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e-Journal

 

Robot Nation: Robots and the Declining Japanese Population
(Released September 2010)

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  by Kathryn Mori & Carolyn Scearce  

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Demographic transition toward an older population is a trend not just for Japan but for many countries. Because this is a new phenomenon in national and global demographics, it is impossible to predict the long-term results. Current population models for Japan and other global populations tend to work on the assumptions that the trends in birthrate and mortality will continue along lines very similar to present conditions. For short-term predictions (those under a few decades in length) this is a reasonably valid assumption. Human populations are unlikely to experience any short-term, dramatic shifts in population levels unless exposed to devastating epidemics or catastrophic natural or human made disasters. So barring such disasters, even if model parameters are mildly or even moderately inaccurate, due to the lengthen of the human life span, actual population trends should not vary too widely from population models for this time frame. Over multiple human generations, however, there is no telling whether Japan's population will continue to decline, stabilize around some equilibrium point, or eventually start increasing again.

elderly man with cute robot
Paro, the seal robot, is intended as company for the elderly

Nevertheless, Japan is at the leading edge of the demographic trend for rapidly aging, and in come cases already declining, populations. How Japan ends up coping with its demographic crisis will provide important lessons for the rest of the world. It seems likely that some level of new advanced technology, including robotics, will be incorporated into Japan's healthcare system to help ease the burden of elder care. It also seems likely that advanced technology will ease some of the burden of a declining workforce. Japan has put a lot of its eggs in the high technology basket. In working with cutting edge research, there is always the risk that much of the money invested will not yield salable technology. However, there is also the possibility of serendipitous discovery, as research projects may lead to lucrative new ideas and new products that were not initially envisioned. Much of the excitement and risk of working with cutting edge technology is that no one can really be sure what is achievable until the attempt is made.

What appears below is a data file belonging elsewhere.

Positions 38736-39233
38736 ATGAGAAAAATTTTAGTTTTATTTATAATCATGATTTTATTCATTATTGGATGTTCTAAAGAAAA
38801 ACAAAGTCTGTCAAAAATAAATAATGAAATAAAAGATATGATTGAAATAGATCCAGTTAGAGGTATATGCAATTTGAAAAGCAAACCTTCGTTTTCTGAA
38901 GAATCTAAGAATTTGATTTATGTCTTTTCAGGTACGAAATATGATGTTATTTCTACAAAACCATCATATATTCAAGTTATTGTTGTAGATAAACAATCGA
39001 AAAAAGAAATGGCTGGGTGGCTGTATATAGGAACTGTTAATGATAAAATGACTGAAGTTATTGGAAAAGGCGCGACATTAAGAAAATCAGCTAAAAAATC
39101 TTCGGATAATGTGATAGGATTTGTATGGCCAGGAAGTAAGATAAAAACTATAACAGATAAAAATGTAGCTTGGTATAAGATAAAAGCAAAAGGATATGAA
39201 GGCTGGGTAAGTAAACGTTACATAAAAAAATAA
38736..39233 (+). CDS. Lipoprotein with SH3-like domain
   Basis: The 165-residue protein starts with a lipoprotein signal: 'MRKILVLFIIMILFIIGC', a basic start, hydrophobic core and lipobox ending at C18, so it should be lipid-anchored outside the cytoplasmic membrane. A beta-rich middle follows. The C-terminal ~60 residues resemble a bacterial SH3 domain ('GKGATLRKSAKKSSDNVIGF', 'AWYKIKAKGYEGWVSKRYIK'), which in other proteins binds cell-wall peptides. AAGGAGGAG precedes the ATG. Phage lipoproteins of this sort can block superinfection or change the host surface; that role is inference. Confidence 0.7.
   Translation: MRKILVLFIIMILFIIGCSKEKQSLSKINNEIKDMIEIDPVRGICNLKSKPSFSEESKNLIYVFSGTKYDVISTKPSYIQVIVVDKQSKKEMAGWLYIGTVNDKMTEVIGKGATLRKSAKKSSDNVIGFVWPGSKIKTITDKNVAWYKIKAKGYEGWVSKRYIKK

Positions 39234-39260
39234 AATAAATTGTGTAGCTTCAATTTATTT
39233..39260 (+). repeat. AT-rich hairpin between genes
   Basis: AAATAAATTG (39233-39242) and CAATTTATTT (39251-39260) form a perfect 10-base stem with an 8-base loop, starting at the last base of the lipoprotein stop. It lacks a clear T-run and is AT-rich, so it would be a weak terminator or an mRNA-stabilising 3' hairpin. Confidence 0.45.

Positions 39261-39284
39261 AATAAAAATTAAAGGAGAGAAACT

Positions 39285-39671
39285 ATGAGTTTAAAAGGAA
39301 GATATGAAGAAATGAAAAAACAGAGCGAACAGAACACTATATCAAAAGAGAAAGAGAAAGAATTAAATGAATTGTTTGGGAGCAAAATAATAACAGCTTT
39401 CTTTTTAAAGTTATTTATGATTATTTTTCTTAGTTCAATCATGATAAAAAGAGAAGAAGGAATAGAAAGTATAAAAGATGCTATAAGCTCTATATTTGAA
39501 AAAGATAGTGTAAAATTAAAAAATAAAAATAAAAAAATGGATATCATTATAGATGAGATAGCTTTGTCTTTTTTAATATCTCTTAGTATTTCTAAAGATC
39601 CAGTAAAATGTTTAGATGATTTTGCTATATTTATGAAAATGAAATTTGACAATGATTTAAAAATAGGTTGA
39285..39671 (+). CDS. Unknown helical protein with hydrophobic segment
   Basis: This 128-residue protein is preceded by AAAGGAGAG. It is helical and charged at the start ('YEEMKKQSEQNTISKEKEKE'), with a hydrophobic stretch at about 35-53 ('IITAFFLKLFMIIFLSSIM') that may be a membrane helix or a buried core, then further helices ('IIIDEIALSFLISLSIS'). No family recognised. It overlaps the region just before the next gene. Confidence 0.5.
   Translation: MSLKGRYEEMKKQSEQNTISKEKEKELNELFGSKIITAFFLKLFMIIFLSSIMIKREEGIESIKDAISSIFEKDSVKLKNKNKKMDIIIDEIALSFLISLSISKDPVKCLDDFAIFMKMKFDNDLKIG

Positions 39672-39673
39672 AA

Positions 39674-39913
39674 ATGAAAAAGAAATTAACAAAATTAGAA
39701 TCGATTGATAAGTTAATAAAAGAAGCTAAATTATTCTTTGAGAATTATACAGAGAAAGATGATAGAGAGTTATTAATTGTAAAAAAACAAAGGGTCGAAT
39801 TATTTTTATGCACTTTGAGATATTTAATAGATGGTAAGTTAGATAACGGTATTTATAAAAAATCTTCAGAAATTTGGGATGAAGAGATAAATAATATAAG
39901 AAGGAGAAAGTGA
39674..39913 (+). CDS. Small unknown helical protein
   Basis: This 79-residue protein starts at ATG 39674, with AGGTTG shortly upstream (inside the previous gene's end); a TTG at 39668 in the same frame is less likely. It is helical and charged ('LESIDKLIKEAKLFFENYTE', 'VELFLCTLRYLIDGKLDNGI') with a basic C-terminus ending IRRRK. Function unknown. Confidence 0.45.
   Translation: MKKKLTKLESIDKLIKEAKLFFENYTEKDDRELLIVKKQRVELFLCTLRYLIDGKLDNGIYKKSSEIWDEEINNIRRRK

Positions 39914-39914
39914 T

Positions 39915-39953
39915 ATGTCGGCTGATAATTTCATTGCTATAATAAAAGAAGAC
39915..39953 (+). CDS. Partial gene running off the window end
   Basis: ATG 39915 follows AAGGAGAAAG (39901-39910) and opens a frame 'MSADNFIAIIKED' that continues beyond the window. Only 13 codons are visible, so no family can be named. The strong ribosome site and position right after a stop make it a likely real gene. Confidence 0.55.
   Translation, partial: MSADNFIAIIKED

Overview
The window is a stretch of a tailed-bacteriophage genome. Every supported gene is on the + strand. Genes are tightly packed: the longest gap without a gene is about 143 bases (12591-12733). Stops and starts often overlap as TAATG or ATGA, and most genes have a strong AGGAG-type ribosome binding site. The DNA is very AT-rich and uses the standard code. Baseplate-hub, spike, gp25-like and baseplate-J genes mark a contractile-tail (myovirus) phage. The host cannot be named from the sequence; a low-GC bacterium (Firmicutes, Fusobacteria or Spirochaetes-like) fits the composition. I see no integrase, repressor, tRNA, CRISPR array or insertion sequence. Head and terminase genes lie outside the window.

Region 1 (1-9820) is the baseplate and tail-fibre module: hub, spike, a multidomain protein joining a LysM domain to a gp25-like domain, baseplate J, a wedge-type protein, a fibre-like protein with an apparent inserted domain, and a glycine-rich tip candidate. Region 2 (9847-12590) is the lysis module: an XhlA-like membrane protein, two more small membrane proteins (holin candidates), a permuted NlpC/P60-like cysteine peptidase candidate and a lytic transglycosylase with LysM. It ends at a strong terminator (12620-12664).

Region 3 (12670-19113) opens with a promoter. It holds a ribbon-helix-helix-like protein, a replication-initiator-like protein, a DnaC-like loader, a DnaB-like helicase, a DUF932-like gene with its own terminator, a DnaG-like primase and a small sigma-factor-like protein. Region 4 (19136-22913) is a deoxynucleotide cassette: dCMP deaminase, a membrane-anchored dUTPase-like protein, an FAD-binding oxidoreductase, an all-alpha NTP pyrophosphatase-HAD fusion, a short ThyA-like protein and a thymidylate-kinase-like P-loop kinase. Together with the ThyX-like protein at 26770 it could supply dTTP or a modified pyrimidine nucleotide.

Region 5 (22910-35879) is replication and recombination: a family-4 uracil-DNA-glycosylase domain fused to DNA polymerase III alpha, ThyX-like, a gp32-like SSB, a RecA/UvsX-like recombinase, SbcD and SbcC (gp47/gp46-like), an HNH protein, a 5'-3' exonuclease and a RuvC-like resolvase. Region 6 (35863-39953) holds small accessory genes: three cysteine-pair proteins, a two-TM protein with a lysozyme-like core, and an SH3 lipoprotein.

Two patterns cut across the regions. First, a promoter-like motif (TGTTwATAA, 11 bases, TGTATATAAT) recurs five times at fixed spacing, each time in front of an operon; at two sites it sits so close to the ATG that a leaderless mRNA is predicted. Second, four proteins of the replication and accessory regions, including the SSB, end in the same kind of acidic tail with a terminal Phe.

An issue such technological solutions fail to address is how Japan's economy will handle a future where up to 40% of the population is above the age of retirement. Robotics technology may offer some relief, if it can substantially raise the productivity of the national workforce. But it is very unlikely to be sufficient. Japan's pension system is highly stressed, supporting the 23% of its population over the age of 65. The social security system is moving toward a crisis point significantly faster than that of the U.S.

Ultimately, to stabilize Japan both economically and culturally, it seems necessary to stabilize the Japanese population. The most practical solution would be to raise the birth rate. However, as long as Japanese women feel a need to choose between a career and family, this will not happen. To date, Japan's policy to increase the birth rate-including recommendations to businesses, programs to increase availability of daycare, and tax incentives-has been ineffective. While some Japanese women are comfortable with current gender roles, many want what women in numerous other first world countries have: education and personal autonomy; careers and salaries more equal to their male peers. Some Japanese women are willing to sacrifice family life to achieve these things. As long as career and family are presented as either/or choices, many Japanese women will choose careers first or instead of children. Japan currently lacks the political will to make the changes necessary to improve working and childcare conditions for women enough to make having more children appealing. Also, there is a lack of support for women dealing with fertility issues, and something of a cultural aversion to seeking treatment. Since many women are waiting to have children later in life, they often can find it difficult to conceive. Such issues must be overcome before Japan is likely to see any resurgence in its birthrate.

Japan is a country in transition, one that has undergone many changes over the last couple of generations: demographic, cultural, technological, and economic. It is hardly surprising that the nation's future seems so uncertain at this point. In a world of advancing technology and shrinking households, perhaps it is inevitable that the next few decades will begin to redefine the meaning of families, communities, and even technology. What role robots play in these redefined relationships may do much to set the course of change for Japan.

© 2010, ProQuest LLC. All rights reserved.

List of Visuals

References
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